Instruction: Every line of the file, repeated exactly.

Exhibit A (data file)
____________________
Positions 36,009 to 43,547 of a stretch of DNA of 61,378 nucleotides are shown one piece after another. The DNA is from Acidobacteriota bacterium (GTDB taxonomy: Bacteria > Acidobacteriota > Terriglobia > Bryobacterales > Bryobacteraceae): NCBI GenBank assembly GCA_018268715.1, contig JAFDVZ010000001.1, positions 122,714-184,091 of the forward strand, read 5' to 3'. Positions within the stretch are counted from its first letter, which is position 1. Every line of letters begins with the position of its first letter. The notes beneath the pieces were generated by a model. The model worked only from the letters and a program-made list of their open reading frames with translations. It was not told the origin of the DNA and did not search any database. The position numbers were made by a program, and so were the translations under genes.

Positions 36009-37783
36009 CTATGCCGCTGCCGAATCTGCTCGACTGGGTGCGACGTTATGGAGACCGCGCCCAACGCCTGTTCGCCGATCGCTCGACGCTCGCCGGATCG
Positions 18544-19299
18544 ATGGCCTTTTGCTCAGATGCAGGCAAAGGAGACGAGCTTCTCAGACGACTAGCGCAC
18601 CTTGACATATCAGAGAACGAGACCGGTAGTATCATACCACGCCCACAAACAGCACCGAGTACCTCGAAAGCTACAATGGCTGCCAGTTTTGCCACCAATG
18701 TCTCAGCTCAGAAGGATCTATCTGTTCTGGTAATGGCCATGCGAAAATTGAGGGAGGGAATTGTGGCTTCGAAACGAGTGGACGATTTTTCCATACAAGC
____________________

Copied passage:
Positions 36,009 to 43,547 of a stretch of DNA of 61,378 nucleotides are shown one piece after another. The DNA is from Acidobacteriota bacterium (GTDB taxonomy: Bacteria > Acidobacteriota > Terriglobia > Bryobacterales > Bryobacteraceae): NCBI GenBank assembly GCA_018268715.1, contig JAFDVZ010000001.1, positions 122,714-184,091 of the forward strand, read 5' to 3'. Positions within the stretch are counted from its first letter, which is position 1. Every line of letters begins with the position of its first letter. The notes beneath the pieces were generated by a model. The model worked only from the letters and a program-made list of their open reading frames with translations. It was not told the origin of the DNA and did not search any database. The position numbers were made by a program, and so were the translations under genes.

Positions 36009-37783
36009 CTATGCCGCTGCCGAATCTGCTCGACTGGGTGCGACGTTATGGAGACCGCGCCCAACGCCTGTTCGCCGATCGCTCGACGCTCGCCGGATCG
Positions 18544-19299
18544 ATGGCCTTTTGCTCAGATGCAGGCAAAGGAGACGAGCTTCTCAGACGACTAGCGCAC
18601 CTTGACATATCAGAGAACGAGACCGGTAGTATCATACCACGCCCACAAACAGCACCGAGTACCTCGAAAGCTACAATGGCTGCCAGTTTTGCCACCAATG
18701 TCTCAGCTCAGAAGGATCTATCTGTTCTGGTAATGGCCATGCGAAAATTGAGGGAGGGAATTGTGGCTTCGAAACGAGTGGACGATTTTTCCATACAAGC